Las Vegas, Nevada —— Over the weekend in Las Vegas, Baseball Census observed New York Mets veteran left-handed minor league starting pitcher Adam Wilk pitch for the Triple-A Pacific Coast League’s Las Vegas 51s against the visiting Albuquerque Isotopes.
In that start, Wilk allowed six earned runs to the Isotopes over five innings pitched, on eight hits and two walks with six strikeouts while talking the loss—his second of the season. Now, entering play on Tuesday, Wilk is 2-2 with a 5.60 ERA in five starts with just four walks allowed against 22 strikeouts in 27.1 innings pitched.
Adam Wilk scouting report notes
Adam Wilk is exactly what you’d expect of a lefty nearing 30 pitching out his career in Triple-A; his command and control are both advanced at the point in his baseball life, and he has good feel for all his pitches in the strike zone and with two strikes. He knows how to set up hitters and he’s composed, efficient, and well-paced on the mound, always in control of his tempo and in control of the rhythm of the game itself.
He’s also in Triple-A, and not the big leagues, for a reason: his velocity and stuff aren’t overwhelming, and he’s imminently hittable. In the Pacific Coast League, that’s not a great trait to have. To that end, he’ll get tagged a bit this year in Las Vegas, but won’t likely compound those big innings with self-created mistakes (walks).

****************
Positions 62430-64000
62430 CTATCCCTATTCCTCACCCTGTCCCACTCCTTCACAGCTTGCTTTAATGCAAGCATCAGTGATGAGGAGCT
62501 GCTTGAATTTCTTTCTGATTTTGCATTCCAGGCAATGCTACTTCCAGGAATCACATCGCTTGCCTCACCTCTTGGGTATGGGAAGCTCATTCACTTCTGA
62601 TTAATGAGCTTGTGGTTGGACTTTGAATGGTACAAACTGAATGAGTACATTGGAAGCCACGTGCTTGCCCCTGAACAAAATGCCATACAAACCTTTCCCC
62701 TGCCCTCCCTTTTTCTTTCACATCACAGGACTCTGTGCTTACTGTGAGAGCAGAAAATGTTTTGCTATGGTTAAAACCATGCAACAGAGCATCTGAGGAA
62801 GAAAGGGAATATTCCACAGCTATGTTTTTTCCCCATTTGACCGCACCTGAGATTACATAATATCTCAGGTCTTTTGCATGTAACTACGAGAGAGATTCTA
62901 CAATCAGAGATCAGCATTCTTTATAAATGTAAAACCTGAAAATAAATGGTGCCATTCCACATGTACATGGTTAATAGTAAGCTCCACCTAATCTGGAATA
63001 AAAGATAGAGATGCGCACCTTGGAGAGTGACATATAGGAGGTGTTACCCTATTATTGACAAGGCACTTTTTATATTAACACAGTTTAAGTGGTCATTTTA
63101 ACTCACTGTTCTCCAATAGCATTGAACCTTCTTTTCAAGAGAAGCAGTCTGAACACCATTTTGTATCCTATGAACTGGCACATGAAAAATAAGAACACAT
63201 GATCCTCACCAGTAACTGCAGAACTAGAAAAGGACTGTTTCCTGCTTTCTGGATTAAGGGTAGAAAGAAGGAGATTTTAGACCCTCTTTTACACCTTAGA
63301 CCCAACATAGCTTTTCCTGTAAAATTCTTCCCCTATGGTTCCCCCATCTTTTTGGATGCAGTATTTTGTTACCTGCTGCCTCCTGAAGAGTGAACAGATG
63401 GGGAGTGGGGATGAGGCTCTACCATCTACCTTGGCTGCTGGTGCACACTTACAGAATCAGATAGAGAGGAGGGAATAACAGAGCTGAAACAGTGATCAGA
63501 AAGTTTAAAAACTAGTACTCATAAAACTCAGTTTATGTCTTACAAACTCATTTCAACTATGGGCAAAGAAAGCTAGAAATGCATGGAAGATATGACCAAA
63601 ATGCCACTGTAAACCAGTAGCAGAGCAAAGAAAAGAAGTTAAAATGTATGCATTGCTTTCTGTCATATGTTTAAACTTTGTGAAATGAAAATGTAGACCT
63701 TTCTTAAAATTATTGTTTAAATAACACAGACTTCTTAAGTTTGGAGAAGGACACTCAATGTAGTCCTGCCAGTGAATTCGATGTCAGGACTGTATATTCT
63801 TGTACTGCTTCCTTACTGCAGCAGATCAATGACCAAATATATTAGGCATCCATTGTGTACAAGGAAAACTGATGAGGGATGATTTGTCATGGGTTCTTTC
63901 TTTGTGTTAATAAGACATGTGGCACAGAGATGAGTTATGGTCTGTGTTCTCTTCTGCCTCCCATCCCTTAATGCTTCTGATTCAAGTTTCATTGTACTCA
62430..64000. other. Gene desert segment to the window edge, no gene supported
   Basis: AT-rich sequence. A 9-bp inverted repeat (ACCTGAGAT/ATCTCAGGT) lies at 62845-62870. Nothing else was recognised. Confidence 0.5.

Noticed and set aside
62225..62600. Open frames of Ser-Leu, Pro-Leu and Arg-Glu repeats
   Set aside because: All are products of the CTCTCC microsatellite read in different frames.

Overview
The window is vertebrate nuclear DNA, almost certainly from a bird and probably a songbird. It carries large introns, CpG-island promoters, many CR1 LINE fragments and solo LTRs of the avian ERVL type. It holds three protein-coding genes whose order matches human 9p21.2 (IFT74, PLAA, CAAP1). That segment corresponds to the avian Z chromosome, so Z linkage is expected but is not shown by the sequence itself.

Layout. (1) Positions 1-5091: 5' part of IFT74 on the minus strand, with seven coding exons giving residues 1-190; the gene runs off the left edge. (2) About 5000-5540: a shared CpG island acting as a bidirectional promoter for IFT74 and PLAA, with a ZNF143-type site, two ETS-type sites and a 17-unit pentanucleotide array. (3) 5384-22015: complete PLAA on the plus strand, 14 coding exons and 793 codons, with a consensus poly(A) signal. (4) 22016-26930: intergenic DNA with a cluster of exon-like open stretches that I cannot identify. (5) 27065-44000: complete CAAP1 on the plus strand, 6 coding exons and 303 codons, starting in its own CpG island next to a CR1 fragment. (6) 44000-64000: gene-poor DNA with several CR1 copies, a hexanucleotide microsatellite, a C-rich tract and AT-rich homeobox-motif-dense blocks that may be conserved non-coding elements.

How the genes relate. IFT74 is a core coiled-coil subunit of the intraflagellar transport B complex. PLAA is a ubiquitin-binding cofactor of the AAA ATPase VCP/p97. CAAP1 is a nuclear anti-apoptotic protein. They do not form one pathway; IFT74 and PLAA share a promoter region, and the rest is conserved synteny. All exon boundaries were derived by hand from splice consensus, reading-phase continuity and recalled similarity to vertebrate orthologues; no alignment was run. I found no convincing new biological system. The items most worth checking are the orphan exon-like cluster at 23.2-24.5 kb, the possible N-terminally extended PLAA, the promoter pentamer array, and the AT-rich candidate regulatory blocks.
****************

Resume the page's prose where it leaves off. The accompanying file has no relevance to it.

In his latest start over the weekend, Wilk sat 88-89 mph with his fastball, topping out once at 90 mph. The pitch has decent arm-side run to it at times, and left-handed hitters can struggle some with it when it’s on the inner half of the plate and moving inside, but for the most part it’s a hittable pitch that, if not down in the zone and well-located, can get tagged hard in most counts.
Wilk’s go-to off-speed pitch was a changeup that sat 80-82 mph, and it had a bit more life to it: some arm-side run and decent tumbling action, making it a potential ground ball machine and allowing the veteran lefty to keep right-handed batters honest in hitters’ counts. Wilk also flashed a curveball that was 79-81 mph, and functioned more as a get-over pitch than a late-biting strikeout offering that could consistently miss bats. He commands both off-speed pitches well enough in the strike zone, though, and has enough change-of-pace offerings, that he can survive even without a true swing-and-miss pitch.
Obviously, Wilk’s big league days may well be behind him, and it’d take quite a bit of an injury bug to hit the Mets for them to purchase his contract this year ahead of younger (and 40-man roster) options like Rafael Montero. That said, Wilk is consistent and experienced in this role, and ought to eke out a nice living for himself for a few more years as a Triple-A starter that just couldn’t quite stick in the big leagues.
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Adam Wilk scouting report: 140 characters or less
A soft-tossing lefty with feel and command for all his pitches, Adam Wilk is the stereotypical Triple-A veteran: consistent, but not flashy.
In this New York Mets / Adam Wilk scouting report: